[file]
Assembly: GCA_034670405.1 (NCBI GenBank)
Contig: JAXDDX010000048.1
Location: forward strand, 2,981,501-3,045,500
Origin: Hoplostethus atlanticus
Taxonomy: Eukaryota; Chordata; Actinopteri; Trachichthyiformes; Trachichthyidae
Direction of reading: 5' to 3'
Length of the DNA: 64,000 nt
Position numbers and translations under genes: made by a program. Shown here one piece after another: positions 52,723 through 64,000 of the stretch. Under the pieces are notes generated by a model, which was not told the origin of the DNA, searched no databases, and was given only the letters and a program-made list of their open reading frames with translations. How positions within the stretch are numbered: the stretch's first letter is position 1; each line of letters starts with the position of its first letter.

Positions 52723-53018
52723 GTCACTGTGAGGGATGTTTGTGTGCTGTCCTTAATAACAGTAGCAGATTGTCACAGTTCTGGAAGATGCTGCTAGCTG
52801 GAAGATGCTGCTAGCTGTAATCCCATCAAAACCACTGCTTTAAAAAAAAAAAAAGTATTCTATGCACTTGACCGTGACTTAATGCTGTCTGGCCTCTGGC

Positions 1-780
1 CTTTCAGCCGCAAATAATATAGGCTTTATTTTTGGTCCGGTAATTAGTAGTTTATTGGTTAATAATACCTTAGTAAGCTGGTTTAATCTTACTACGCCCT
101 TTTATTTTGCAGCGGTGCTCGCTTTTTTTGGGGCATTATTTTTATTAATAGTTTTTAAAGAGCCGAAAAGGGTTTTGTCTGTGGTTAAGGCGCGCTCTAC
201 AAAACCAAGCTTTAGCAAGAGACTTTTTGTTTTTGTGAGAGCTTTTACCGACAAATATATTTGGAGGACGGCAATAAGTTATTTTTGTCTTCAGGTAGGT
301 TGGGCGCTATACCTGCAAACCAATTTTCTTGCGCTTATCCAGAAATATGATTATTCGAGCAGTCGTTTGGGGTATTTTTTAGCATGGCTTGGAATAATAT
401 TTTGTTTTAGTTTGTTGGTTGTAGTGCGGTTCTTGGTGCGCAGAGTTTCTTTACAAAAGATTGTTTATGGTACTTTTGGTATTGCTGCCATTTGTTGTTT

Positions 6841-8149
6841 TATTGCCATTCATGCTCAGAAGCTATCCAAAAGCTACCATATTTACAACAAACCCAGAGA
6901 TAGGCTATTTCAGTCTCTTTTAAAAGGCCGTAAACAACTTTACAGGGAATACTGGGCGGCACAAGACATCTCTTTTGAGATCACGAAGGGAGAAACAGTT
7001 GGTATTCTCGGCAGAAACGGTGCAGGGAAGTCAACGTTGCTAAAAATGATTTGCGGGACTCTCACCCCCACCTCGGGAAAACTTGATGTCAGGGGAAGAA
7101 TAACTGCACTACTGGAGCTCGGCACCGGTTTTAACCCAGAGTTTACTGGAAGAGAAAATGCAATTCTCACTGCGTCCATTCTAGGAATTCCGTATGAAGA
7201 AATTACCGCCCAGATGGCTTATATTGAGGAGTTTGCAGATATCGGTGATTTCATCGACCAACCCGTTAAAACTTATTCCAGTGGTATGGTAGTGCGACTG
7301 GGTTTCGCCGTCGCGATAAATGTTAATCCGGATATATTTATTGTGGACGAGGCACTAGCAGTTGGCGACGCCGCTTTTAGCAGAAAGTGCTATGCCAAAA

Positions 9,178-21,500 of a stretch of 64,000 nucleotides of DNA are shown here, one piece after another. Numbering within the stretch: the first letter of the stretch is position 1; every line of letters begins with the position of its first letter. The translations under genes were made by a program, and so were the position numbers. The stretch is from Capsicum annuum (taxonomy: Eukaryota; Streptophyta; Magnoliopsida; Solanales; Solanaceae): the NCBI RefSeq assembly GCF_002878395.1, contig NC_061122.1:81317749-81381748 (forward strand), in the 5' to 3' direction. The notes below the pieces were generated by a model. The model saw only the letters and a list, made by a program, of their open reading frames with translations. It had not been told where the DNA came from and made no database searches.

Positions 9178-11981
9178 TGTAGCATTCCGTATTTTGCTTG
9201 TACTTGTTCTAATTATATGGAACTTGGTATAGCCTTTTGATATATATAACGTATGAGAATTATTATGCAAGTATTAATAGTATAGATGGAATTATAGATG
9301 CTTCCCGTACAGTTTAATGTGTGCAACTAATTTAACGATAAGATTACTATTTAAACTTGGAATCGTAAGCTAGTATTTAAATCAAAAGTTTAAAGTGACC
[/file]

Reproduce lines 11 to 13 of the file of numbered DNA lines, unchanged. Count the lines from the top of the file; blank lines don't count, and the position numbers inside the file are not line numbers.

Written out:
52801 GAAGATGCTGCTAGCTGTAATCCCATCAAAACCACTGCTTTAAAAAAAAAAAAAGTATTCTATGCACTTGACCGTGACTTAATGCTGTCTGGCCTCTGGC

Positions 1-780
1 CTTTCAGCCGCAAATAATATAGGCTTTATTTTTGGTCCGGTAATTAGTAGTTTATTGGTTAATAATACCTTAGTAAGCTGGTTTAATCTTACTACGCCCT